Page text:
Tim Baldwin, a longtime ski patroller, paramedic and wilderness guide, is the new emergency medical services coordinator at Colorado Mountain College's Alpine Campus.

Photo by Matt Stensland

Tim Baldwin, a longtime ski patroller, paramedic and wilderness guide, is the new emergency medical services coordinator at Colorado Mountain College's Alpine Campus.

Tim Baldwin named to CMC faculty

Accident led longtime paramedic down current path


On the 'Net

To learn more about the emergency medical services program at Colorado Mountain College's Alpine Campus or to see a list of available classes, go to www.coloradomtn.edu and click on "Steamboat" under the "Locations" drop-down menu at the top of the page.

— Tim Baldwin said an accident nearly five years ago that claimed the lives of three colleagues led him to where he is today.

Baldwin, 39, was named the Colorado Mountain College's Alpine Campus emergency medical services coordinator. He spent last year as an adjunct, teaching some classes.

In January 2005, Baldwin was the lone survivor of a Yampa Valley Air Ambulance crash that killed crewmembers Tim Benway, Dave Linner and Jenny Wells. The Steamboat Springs-based crew was en route to Rawlins, Wyo., to transport a car-wreck victim to a hospital when the helicopter crashed.

"Since then, I've been recovering," Baldwin said. "I couldn't go back to being a full-time medic. Teaching has been a natural progression."

Baldwin said those injuries, including a broken back and broken legs, prevented him from returning to his profession full time. Now, he hopes to draw on his experiences as an emergency medical technician, paramedic, ski patroller and wilderness guide to teach students.

CMC's instructional chairwoman for professional and technical education programs, Sam Rush, who led the committee to hire Baldwin, said doing so was "the shoe that fit the right foot." Not only was he familiar with the college and department, having taught there the year before, but his professional and educational backgrounds were just some of the reasons he was hired, she said.

Originally from Colorado Springs, Baldwin moved to Steamboat after graduating from Colorado State University. After being certified as an EMT in 1990, Baldwin joined the Steamboat Ski Patrol in 1993. In 2000, he became a paramedic, which requires more advanced life-saving skills such as intubating patients, and he joined Steamboat Springs Ambulance, now known as Steamboat Springs Fire Rescue.

After the accident, which concluded the local air ambulance's service, Baldwin led wilderness tours as a program director for Colorado Outward Bound School. He applied and took preparatory classes to attend nursing school, but he decided nursing wasn't for him.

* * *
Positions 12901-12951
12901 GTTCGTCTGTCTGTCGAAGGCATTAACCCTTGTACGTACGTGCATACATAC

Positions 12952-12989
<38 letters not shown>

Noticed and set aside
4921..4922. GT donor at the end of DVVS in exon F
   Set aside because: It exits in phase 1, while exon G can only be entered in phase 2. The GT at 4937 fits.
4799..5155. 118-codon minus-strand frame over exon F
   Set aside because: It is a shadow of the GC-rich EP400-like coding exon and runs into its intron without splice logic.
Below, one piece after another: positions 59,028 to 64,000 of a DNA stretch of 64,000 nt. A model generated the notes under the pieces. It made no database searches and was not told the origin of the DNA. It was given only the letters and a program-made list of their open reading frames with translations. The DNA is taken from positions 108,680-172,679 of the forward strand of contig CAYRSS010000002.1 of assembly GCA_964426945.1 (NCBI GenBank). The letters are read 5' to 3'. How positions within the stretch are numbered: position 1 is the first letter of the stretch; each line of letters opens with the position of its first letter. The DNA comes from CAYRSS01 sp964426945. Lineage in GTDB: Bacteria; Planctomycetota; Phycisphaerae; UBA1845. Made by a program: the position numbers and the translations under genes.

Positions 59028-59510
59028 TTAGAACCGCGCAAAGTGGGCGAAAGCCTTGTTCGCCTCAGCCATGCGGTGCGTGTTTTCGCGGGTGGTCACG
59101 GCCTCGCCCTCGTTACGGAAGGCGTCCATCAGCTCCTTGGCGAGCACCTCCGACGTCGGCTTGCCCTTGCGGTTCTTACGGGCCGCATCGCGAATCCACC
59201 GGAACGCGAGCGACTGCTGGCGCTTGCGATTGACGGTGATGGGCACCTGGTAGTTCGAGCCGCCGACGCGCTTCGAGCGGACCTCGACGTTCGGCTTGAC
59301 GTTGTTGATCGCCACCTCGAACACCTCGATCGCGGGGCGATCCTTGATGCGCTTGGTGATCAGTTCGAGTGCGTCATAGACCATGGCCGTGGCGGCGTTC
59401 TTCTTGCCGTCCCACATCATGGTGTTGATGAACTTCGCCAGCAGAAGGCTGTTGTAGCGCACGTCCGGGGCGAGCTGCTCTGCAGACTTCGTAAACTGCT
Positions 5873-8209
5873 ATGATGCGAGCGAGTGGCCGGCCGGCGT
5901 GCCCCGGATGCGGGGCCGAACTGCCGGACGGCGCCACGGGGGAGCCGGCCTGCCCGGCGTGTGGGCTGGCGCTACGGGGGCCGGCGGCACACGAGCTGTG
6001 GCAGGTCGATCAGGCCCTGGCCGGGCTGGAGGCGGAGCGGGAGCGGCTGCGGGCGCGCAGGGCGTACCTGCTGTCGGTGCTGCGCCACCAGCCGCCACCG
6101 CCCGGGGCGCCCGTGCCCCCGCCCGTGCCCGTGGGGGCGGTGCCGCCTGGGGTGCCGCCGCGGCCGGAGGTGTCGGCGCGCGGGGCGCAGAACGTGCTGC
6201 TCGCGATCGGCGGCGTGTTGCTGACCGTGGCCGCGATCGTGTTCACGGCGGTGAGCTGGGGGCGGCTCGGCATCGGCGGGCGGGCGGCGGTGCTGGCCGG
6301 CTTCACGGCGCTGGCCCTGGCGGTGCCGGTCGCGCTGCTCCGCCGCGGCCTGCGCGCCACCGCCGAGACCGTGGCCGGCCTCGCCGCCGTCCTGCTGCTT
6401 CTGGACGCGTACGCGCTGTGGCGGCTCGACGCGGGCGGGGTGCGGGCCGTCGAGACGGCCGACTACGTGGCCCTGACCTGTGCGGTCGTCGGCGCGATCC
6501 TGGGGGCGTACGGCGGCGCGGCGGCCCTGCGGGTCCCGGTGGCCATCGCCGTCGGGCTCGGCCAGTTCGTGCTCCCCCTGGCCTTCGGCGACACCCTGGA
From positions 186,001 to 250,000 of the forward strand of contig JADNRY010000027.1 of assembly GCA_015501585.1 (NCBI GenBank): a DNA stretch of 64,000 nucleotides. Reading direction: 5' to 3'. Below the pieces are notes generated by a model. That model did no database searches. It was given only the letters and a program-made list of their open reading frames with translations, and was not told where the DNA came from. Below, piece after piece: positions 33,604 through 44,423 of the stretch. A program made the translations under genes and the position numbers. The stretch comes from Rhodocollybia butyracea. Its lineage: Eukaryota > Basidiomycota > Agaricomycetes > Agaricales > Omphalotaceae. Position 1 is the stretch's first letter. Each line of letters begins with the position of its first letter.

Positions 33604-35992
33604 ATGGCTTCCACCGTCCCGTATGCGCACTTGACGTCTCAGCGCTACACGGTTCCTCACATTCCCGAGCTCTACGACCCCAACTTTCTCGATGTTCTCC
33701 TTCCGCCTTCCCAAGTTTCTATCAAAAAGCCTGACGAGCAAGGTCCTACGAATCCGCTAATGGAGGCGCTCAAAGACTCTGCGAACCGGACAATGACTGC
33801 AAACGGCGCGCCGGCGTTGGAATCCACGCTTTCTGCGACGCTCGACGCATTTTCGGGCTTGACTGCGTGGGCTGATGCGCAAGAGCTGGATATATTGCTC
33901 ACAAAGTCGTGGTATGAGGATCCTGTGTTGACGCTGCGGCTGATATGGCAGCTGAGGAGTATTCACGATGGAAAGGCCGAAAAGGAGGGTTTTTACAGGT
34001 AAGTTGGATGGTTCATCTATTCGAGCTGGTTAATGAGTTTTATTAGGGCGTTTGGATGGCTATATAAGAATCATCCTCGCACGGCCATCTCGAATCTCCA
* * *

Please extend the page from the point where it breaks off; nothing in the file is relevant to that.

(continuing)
Baldwin said all he wanted to do was be a paramedic.

"It's a field I love to do, and I'm skilled at," he said. "For the most part, being a paramedic is pretty rewarding work, even though you see a lot of tragedy."

Baldwin still works part time as a member of the Ski Patrol and six to eight shifts a month as a paramedic with Poudre Valley Hospital Ambulance in Fort Collins, but his new full-time job gives him an opportunity to pass on his expertise to those hungry to learn.

Baldwin said the experiences he's had have made teaching easier. He said the most rewarding thing for him is when a student "gets" what he teaches, when that "light bulb goes off," and when student masters the skills he has tried to teach.

"He can really adapt his teaching to whatever direction students want to go," Rush said. She added that one of the advantages to having Baldwin on staff was his experience with so many areas of being a paramedic and his ability to lend that expertise to students.

In the spring, Baldwin will teach EMT basic training, the EMT recertification course - which is required every two years, intravenous therapy, electrocardiogram interpretation and maybe wilderness training for EMTs.

Baldwin said he's looking forward to teaching the Alpine campus's facilities, which include classrooms with multimedia equipment and a room to simulate emergencies in a hotel or bedroom. He said the program also has a human patient simulator, a life-size dummy called "Pat" that can mimic cardiac rhythms and breathing, among other things. It was donated by Yampa Valley Medical Center, Baldwin said.

Rush said Baldwin was instrumental in procuring the patient simulator because the hospital no longer needed it for training purposes. Rush said she hopes the community college can become the premier training facility in the area.

He doesn't have any classes when the fall semester begins Monday. Instead, Baldwin's fall plans include marrying his fiancee, Liz Bristle, an emergency room nurse at YVMC, in October.

But make no mistake - Baldwin said he's ready to begin his new full-time job.

"I'm looking forward to working with students, with the rest of the Steamboat community," he said.

Rush said Baldwin's ability to not just connect with students but with all people will make him a great teacher and a great ambassador for CMC in the community.

"Tim is such a well-balanced individual. He's been through a lot in life," Rush said, adding that Baldwin personifies resilience, exuberance and tenacity. "We are so lucky to have him on board as a full-time faculty member."


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